I was invited on Tuesday morning on to do a CBC Radio studio interview. The invitation was extended because of an email I had sent objecting to the framing of the reaction to Ms. Robinson’s hateful rhetoric as the Muslim community’s issue with her remarks.
I had also published a blog post demanding Ms. Robinson’s resignation, which I believe was another reason the show asked me to appear. Once the news broke that Ms. Robinson had resigned from cabinet, CBC Radio uninvited me. I was told the show’s producers had decided to pivot to another angle.
I’m not going to question the merit of the show’s decision although I was disappointed to lose the opportunity to contribute to a broader public conversation.
Since I was denied the opportunity to share my thoughts on air, I would like to take the time to share a few of my thoughts with you here.
There are three points I’d like to bring to your attention:
1. Ms. Robinson is out of cabinet, but it took a significant amount of community action, a lot of protest, and a general sense of alarm for you, David Eby, to act. It took too long.
What the delay indicates to me, is that there’s a lot of work that you need to do on your own education regarding Palestinian history, the grave injustices that have marked the last 75 years of occupation, and the terrible human cost that we are witnessing every moment of every day.
Ms. Robinson’s resignation, this one outcome, cannot be seen as an ending. It’s just the start of a process in rediscovering empathy, enhancing understanding, and recognizing the value of Palestinian lives, past, present, and future.
2. Ms. Robinson has held the portfolio as Minister of Post-Secondary Education and Future Skills for a while now. Given that her remarks have now exposed her ideological biases, it’s essential for you to investigate the decisions she has made while in that position to ensure that racism and Islamophobia did not play a part in any policy or operational decision that she initiated, made, and implemented.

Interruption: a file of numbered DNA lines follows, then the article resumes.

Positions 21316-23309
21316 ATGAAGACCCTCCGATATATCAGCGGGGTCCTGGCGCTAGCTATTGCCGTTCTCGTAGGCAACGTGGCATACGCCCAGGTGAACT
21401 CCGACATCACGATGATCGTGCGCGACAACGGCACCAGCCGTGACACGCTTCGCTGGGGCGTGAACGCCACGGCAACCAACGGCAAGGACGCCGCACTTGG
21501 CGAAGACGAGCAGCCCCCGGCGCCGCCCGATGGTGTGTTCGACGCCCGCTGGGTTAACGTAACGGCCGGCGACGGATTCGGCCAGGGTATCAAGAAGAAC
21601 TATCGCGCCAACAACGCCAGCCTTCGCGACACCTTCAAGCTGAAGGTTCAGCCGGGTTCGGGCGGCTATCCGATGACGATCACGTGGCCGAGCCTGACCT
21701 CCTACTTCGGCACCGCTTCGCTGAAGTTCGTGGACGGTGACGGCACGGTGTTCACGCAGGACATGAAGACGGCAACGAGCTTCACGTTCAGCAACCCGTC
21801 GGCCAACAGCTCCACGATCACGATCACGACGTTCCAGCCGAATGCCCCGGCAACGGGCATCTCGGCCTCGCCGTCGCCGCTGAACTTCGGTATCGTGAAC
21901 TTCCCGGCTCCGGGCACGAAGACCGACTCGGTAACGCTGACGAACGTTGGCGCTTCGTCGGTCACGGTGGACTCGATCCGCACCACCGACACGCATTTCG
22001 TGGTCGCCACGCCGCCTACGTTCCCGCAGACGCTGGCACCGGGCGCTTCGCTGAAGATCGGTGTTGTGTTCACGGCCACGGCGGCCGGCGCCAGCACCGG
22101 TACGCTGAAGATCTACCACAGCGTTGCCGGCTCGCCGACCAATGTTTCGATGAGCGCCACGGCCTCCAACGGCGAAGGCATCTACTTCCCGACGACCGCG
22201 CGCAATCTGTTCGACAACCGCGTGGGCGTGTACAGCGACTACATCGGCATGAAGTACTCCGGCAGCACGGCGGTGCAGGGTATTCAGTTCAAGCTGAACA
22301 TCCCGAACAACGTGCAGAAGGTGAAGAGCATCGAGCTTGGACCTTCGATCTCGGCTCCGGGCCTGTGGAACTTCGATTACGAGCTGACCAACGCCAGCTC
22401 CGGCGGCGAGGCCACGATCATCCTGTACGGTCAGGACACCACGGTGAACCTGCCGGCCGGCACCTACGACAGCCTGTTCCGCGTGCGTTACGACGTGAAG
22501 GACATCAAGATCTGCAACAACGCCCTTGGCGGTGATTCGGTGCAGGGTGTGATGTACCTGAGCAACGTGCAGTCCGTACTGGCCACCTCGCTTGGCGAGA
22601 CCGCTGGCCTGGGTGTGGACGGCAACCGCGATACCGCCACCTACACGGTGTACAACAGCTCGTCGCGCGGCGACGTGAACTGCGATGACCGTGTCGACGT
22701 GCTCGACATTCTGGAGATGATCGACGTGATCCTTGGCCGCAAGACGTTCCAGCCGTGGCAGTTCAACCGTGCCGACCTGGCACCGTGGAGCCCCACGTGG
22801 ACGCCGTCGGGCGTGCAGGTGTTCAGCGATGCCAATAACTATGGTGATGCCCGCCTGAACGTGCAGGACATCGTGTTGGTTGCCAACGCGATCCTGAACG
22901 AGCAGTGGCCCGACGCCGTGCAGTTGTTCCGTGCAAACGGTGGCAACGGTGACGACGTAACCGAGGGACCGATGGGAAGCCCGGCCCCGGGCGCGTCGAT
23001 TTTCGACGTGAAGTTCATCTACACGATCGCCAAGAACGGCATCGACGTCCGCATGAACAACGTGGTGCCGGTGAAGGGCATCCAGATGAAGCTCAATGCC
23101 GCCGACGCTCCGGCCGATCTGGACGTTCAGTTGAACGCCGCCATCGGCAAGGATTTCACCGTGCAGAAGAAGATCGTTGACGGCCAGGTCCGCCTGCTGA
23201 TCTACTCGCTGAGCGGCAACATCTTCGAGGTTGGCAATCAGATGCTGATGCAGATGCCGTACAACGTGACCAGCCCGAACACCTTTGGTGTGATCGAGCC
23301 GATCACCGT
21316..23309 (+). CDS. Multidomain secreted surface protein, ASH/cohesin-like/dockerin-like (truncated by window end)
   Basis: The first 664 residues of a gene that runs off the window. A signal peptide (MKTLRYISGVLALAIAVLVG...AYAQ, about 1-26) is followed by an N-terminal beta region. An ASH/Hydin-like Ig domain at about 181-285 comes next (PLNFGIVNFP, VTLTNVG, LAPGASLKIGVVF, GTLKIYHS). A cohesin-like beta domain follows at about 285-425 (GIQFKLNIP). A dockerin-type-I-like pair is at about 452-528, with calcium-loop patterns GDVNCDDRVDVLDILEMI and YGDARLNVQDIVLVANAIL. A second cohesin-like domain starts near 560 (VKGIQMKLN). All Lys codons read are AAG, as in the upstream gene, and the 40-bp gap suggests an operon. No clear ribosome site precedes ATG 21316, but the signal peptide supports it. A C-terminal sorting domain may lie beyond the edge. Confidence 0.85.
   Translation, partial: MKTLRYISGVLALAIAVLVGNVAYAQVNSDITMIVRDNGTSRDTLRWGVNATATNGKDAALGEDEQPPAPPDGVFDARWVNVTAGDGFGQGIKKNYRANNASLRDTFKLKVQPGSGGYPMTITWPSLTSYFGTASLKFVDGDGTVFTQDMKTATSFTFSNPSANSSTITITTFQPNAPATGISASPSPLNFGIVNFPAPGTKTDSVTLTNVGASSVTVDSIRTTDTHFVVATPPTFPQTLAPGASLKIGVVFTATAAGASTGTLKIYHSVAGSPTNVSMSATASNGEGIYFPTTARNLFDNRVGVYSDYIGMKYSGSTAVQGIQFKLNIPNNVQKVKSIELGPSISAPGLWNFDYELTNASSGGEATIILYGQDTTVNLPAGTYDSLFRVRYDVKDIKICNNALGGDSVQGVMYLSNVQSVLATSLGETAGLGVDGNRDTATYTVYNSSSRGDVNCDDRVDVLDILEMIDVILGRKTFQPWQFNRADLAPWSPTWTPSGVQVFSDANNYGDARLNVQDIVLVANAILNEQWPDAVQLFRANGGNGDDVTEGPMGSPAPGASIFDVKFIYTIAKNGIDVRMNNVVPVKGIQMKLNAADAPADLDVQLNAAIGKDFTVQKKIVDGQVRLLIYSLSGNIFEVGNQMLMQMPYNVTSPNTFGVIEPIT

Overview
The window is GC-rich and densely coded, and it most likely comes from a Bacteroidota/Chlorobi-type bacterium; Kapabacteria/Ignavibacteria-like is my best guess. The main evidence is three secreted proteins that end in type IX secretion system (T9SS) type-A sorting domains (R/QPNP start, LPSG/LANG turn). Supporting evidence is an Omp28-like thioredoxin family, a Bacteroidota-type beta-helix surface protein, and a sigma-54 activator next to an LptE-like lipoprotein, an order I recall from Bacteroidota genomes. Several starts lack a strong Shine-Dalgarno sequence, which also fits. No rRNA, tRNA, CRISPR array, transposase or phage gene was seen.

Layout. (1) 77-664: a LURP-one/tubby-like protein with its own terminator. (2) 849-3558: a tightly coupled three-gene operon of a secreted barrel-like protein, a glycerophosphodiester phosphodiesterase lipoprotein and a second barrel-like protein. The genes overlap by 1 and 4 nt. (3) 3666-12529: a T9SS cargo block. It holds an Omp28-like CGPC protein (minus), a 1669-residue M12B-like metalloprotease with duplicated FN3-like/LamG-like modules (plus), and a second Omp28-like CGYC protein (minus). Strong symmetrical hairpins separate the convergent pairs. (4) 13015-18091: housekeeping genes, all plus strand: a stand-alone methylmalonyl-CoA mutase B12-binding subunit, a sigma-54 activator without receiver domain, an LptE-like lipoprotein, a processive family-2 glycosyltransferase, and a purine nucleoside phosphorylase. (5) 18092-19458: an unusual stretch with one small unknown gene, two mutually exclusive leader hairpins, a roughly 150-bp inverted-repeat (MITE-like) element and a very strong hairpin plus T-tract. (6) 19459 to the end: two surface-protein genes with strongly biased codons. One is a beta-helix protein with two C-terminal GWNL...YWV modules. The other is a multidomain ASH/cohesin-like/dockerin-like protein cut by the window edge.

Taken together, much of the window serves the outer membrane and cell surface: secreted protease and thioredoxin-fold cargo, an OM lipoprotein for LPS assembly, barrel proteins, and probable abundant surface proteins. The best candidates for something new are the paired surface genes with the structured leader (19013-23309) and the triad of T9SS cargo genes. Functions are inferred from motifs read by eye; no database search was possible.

3. The issue of what is happening in Palestine, both in Gaza and throughout the West Bank, is greater than whether Ms. Robinson has left cabinet. As such, these conversations must continue, and the dialogue can’t just be about pivoting to discuss the fact that Ms. Robinson is no longer a Minister and what that means for you, your government, and your re-election prospects.
Oh, and one more thing before I go.
Those attempting to excuse Ms. Robinson’s remarks as a mistake, or those attacking the individuals demanding her resignation, are wrong. Ms. Robinson’s remarks were not a mistake, and she is not the subject of a vendetta.
People reacted to the evidence of her ingrained beliefs, a revelation to some and for those who have been following the breadcrumbs on her social media trail, a confirmation of a deeply unsettling behaviour pattern.
As I drove to work on Tuesday, anticipating that the invitation I had received earlier that morning would be withdrawn if your afternoon announcement included the news of Ms. Robinson’s resignation, I listened to the noon show on CBC.
The host read an email from a listener who explained her contention that Ms. Robinson did not need to resign by writing that all humans are equal.
That’s precisely the point. All humans are equal and as such deserve the rights and dignities afforded to people such as Ms. Robinson, the email writer herself, and you. Palestinians are humans, too, and nothing is more important at this time then advocating for their right to live in peace and to act when others treat them as disposable, erase them from history, and deny the truth of their existence.